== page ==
COVID-19 outbreak at Coastal GasLink worksites declared over

In total, 56 cases were associated with the outbreak in the Burns Lake and Nechako LHAs

U.S. Senator Bernie Sanders sits in on a COVID-19 briefing with Dr. Bonnie Henry, provincial health officer, and Adrian Dix, B.C. minister of health. (Birinder Narang/Twitter)
PHOTOS: Bernie Sanders visits B.C. landmarks through the magic of photo editing

Residents jump on viral trend of photoshopping U.S. senator into images

From the left: Midway RCMP Csts. Jonathan Stermscheg and Chris Hansen, Public Servant Leanne Mclaren and Cpl. Phil Peters. Pictured in the front are Mclaren’s dog, Lincoln and Peters’ dog, Angel. Photo courtesy of BC RCMP
B.C. Mounties commended for bringing firewood to elderly woman

Cpl. Phil Peters said he and detachment members acted after the woman’s husband went to hospital

Dr. Jerome Leis and Dr. Lynfa Stroud are pictured at Sunnybrook Hospital in Toronto on Thursday, January 21, 2021.THE CANADIAN PRESS/Frank Gunn
‘It wasn’t called COVID at the time:’ One year since Canada’s first COVID-19 case

The 56-year-old man was admitted to Toronto’s Sunnybrook Health Sciences Centre

An Uber driver’s vehicle is seen after the company launched service, in Vancouver, Friday, Jan. 24, 2020. Several taxi companies have lost a court bid to run Uber and Lyft off the road in British Columbia. THE CANADIAN PRESS/Darryl Dyck
Taxi companies lose court bid to quash Uber, Lyft approvals in British Columbia

Uber said in a statement that the ruling of the justice is clear and speaks for itself

A 75-year-old aircraft has been languishing in a parking lot on the campus of the University of the Fraser Valley, but will soon be moved to the B.C. Aviation Museum. (Paul Henderson/ Chilliwack Progress)
Vintage military aircraft moving from Chilliwack to new home at B.C. Aviation Museum

The challenging move to Vancouver Island will be documented by Discovery Channel film crews

A video posted to social media by Chilliwack resident Rob Iezzi shows a teenager getting kicked in the face after being approached by three suspects on Friday, Jan. 22, 2021. (YouTube/Rob i)
VIDEO: Security cameras capture ‘just one more assault’ near B.C. high school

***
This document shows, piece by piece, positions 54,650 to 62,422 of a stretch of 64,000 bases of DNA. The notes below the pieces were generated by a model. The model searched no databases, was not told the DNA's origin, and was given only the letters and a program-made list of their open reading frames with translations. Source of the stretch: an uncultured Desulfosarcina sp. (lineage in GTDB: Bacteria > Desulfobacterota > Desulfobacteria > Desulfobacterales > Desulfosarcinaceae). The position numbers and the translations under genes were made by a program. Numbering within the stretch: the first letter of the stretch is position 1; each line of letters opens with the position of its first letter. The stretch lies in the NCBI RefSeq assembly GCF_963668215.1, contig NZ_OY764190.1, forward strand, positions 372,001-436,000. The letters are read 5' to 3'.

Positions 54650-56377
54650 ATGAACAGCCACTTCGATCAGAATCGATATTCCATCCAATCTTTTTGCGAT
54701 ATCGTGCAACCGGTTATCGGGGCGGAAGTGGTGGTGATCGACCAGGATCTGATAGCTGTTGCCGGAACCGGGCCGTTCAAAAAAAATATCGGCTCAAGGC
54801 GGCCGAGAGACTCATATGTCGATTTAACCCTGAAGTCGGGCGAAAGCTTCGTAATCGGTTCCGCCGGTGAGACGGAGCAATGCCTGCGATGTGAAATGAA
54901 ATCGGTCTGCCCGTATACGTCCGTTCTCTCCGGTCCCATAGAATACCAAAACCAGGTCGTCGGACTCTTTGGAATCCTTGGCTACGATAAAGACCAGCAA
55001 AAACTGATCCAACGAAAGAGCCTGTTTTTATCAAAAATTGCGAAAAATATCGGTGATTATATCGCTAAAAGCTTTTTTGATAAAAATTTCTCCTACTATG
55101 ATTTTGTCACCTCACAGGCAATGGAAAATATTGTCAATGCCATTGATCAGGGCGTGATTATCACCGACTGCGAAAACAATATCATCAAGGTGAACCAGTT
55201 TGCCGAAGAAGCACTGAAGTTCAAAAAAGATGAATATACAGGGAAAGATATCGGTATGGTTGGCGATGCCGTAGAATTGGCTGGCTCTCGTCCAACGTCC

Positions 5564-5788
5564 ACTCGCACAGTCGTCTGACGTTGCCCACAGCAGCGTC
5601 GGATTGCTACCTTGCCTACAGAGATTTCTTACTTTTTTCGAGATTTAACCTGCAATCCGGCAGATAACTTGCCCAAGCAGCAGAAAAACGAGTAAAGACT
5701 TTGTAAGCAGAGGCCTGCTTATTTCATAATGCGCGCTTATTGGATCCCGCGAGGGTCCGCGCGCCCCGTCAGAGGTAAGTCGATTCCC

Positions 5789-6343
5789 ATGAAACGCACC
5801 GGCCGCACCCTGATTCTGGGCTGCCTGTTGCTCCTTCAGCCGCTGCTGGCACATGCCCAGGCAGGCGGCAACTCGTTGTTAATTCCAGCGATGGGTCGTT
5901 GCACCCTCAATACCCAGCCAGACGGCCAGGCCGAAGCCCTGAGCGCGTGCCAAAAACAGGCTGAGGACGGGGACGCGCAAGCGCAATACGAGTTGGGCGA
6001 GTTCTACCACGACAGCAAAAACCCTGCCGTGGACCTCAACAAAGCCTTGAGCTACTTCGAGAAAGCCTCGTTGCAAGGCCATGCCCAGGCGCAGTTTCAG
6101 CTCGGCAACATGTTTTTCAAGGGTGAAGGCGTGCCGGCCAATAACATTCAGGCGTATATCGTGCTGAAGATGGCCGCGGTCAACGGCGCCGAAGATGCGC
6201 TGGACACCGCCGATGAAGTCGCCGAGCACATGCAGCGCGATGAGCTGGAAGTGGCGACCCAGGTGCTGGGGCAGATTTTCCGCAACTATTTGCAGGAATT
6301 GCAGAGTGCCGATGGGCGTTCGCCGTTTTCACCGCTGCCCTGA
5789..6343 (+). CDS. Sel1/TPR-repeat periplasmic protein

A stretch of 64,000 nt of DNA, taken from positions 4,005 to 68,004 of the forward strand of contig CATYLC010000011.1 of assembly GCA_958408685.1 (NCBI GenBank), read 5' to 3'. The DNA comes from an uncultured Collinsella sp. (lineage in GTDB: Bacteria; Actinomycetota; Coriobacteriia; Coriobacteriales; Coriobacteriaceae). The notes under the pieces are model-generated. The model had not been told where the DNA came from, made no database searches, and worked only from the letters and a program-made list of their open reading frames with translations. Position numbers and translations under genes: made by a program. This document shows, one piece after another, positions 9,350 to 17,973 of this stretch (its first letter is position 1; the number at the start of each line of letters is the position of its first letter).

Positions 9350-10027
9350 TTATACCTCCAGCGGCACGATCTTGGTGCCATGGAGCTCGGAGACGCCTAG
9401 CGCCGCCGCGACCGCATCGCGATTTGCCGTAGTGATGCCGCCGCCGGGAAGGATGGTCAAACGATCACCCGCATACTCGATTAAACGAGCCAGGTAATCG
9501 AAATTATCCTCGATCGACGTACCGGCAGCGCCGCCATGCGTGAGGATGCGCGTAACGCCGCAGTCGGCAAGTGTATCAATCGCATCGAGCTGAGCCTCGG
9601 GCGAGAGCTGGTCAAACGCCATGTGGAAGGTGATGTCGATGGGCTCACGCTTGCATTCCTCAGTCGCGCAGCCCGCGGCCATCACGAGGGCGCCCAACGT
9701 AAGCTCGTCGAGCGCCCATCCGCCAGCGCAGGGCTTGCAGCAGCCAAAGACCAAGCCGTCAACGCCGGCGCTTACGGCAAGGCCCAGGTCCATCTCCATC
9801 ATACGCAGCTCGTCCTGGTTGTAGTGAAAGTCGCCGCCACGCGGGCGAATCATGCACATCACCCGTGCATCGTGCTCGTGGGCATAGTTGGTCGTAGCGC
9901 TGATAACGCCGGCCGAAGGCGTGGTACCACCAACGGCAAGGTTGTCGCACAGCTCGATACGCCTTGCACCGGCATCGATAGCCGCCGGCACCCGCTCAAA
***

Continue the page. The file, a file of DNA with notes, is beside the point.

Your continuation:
Third high-school related assault captured by Chilliwack resident’s cameras since beginning of 2021

FILE - In this Feb. 14, 2017, file photo, Oklahoma State Rep. Justin Humphrey prepares to speak at the State Capitol in Oklahoma City. A mythical, ape-like creature that has captured the imagination of adventurers for decades has now become the target of Rep. Justin Humphrey. Humphrey, a Republican House member has introduced a bill that would create a Bigfoot hunting season, He says issuing a state hunting license and tag could help boost tourism. (Steve Gooch/The Oklahoman via AP, File)
Oklahoma lawmaker proposes ‘Bigfoot’ hunting season

A Republican House member has introduced a bill that would create a Bigfoot hunting season

Economic Development and Official Languages Minister Melanie Joly responds to a question in the House of Commons Monday November 23, 2020 in Ottawa. THE CANADIAN PRESS/Adrian Wyld
Federal minister touts need for new B.C. economic development agency

Last December’s federal economic update promised a stimulus package of about $100 billion this year

FILE - In this Nov. 20, 2017, file photo, Larry King attends the 45th International Emmy Awards at the New York Hilton, in New York. Former CNN talk show host King has been hospitalized with COVID-19 for more than a week, the news channel reported Saturday, Jan. 2, 2021. CNN reported the 87-year-old King contracted the coronavirus and was undergoing treatment at Cedars-Sinai Medical Center in Los Angeles. (Photo by Andy Kropa/Invision/AP, File)
Larry King, broadcasting giant for half-century, dies at 87

King conducted an estimated 50,000 on-air interviews

Most Read